Foresight on foods

Building the capacity of our leaders and organisations to anticipate and navigate change is a powerful path to a better future.

That’s why AGMARDT partnered with KPMG and the world’s leading futures organisation, the Institute for the Future (IFTF) to bring its Foresight Essentials training programme to New Zealand’s food and fibre leaders.

Two workshops were held in June 2021 and May 2022 where a broad cross-section of food and fibre sector leaders gained a new toolkit – reading the present to inform ad create a better future.

The workshops were instigated by Ian Proudfoot, KPMG New Zealand’s Global Head of Agribusiness who’d been inspired after hearing an IFTF speaker at a Te Hono event in Stanford 2019.

“I was really excited by how relevant this would be to our governance and business leaders in New Zealand, giving them the tools and techniques to look at what is happening now, create plausible scenarios and think strategically about a future they want to be part of.”

Ian then worked with the IFTF Future Foods Lab to develop a tailored programme for New Zealand’s food and fibres sector.

“We were incredibly pleased when AGMARDT decided to come on board with funding support, meaning we were able to significantly reduce the cost per person. AGMARDT also sponsored several people to attend.”

The results have been game-changing for those who attended, he says.

“We know that attendees are already using these tools and techniques in their strategic thinking. And for us at KPMG, thinking about what’s happening now in terms of what it means for the future is enshrined in how we work. critical.

Another key aspect of the forum was bringing together people from across the sector in a real physical environment to undertake the programme – allowing the sparks of creativity to ignite.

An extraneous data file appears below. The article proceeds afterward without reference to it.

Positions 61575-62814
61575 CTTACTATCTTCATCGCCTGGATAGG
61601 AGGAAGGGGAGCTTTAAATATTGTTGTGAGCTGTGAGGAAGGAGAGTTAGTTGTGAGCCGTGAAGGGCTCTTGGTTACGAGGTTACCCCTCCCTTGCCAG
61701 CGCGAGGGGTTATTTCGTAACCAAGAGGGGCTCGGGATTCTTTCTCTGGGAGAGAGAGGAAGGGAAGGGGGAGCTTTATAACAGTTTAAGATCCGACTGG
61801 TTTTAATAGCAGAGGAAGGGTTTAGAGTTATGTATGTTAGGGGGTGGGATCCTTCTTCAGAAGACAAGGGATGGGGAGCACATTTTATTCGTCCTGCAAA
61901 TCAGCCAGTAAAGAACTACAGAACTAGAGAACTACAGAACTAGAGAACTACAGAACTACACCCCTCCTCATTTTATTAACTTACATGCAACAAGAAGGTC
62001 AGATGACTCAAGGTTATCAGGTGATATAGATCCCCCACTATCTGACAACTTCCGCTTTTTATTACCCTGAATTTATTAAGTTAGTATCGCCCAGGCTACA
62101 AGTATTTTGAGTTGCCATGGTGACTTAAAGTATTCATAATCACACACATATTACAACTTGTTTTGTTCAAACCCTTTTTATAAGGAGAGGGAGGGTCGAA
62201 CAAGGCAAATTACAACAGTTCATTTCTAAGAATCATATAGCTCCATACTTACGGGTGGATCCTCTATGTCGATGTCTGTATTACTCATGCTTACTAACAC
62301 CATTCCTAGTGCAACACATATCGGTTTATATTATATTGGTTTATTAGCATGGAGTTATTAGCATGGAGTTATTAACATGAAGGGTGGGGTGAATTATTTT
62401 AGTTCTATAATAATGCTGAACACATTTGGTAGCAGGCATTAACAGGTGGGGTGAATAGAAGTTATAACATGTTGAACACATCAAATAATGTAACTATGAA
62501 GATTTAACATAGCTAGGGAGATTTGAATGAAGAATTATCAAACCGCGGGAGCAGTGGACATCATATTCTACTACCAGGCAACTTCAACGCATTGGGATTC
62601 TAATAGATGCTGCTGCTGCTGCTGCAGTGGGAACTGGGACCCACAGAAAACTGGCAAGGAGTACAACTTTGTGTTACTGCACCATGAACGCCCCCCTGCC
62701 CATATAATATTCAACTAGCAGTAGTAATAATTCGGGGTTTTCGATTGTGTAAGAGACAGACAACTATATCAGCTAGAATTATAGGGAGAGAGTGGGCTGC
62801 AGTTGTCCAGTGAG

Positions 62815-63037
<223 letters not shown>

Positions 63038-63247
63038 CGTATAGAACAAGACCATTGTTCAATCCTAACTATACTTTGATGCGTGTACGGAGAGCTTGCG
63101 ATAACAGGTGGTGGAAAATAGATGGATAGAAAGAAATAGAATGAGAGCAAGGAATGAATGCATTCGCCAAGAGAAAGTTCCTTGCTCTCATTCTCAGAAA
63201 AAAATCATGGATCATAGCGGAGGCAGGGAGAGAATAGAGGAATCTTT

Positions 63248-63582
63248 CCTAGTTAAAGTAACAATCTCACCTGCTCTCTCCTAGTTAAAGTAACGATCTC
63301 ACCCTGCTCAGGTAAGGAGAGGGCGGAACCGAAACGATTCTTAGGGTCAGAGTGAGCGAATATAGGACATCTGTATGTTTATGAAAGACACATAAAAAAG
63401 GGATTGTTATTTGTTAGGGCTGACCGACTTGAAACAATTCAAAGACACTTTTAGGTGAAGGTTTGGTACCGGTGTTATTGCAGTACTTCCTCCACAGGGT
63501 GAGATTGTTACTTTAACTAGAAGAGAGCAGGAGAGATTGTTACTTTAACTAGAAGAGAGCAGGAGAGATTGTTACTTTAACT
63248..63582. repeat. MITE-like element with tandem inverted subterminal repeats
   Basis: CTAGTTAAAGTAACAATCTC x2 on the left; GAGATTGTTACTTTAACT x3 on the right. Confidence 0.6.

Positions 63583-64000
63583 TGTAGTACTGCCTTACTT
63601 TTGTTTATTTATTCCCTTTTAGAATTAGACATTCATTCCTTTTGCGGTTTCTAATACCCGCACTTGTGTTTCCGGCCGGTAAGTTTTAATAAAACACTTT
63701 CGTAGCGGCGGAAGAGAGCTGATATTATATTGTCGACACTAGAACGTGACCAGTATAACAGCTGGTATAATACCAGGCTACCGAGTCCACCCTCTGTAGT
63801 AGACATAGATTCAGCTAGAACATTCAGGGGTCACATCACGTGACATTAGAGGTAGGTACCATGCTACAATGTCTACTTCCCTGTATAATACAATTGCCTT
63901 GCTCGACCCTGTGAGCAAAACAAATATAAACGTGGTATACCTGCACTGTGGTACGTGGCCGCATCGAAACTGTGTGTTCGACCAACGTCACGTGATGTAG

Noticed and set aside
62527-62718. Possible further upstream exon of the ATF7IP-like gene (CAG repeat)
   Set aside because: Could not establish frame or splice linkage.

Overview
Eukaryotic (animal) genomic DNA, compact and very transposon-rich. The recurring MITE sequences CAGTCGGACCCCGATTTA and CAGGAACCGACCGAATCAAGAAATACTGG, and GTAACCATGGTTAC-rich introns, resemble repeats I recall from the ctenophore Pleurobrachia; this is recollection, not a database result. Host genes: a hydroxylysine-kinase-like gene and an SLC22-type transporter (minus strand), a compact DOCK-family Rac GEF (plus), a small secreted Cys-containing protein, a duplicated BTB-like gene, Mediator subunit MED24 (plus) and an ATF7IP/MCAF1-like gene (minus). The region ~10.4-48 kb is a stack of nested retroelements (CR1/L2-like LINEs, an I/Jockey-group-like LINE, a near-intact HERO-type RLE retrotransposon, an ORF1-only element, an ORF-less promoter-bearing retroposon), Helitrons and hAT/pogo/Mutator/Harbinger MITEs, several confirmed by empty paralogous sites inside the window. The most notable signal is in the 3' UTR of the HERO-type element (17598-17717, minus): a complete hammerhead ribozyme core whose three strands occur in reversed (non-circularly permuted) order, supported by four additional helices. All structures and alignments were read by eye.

“It was really important to us to have people together, face to face in a physical environment. We could have done it in May 2020 during COVID lockdown in a virtual environment, but it wouldn’t have created the deeper and richer of sharing and engagement.”

AGMARDT Trustee Justine Gilliland who attended the June 2021 event says it was a transformative opportunity, strongly aligned with AGMARDT’s strategic objectives.

“Our purpose is to ignite a better future for food and fibres through our investments and partnerships, through building the capacity of our leaders and through catalysing collaboration.

“The IFTF Foresight Essentials is strongly aligned with that on all level. It was an amazing opportunity to learn the skills of foresight that drive positive action for the future – and to do so working with a diverse group of people from across the sector.

“We don’t do that enough as a sector and when we do, the ideas and conversations are so much richer. It’s in combining people’s different insights that you get those real gems.”

For Belinda Price, former AGMARDT Leadership Scholar and Fonterra Dairywoman of the Year 2021, who represented AGMARDT at the second workshop in May 2022 – the experience was equally game-changing.

“From a dairy perspective, we’re always put in the same bowl. But we’re all food producers and need to tell our story together and protect the environment together.

“To be part of a roomful of people from across the sector with a diversity of experience and vision, looking at how to identify signals and build scenarios really expands your thinking and takes you outside your silo.”

It’s also empowering.

“Our sector is facing massive challenges,” says Belinda. “I walked into the workshop feeling worried about the future and came out feeling better.

“It changed my thinking through being able to take a step back and spend time collaboratively thinking about the future and find where the pathways are.

“Having the international flavour and feedback from the IFTF, also provides context about what’s happening in other countries and makes you think bigger.”

Justine says AGMARDT is keen to harness the experience of those who’ve completed Foresight Essentials to take it forward.

“Foresight is a cycle of activity. Things change and we need to keep this alive.”